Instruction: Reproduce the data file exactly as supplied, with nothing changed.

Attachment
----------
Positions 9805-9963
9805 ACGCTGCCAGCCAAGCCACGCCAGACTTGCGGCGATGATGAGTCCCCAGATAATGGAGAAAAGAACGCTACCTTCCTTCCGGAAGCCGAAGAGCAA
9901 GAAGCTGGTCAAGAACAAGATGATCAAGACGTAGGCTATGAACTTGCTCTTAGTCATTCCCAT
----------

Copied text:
Positions 9805-9963
9805 ACGCTGCCAGCCAAGCCACGCCAGACTTGCGGCGATGATGAGTCCCCAGATAATGGAGAAAAGAACGCTACCTTCCTTCCGGAAGCCGAAGAGCAA
9901 GAAGCTGGTCAAGAACAAGATGATCAAGACGTAGGCTATGAACTTGCTCTTAGTCATTCCCAT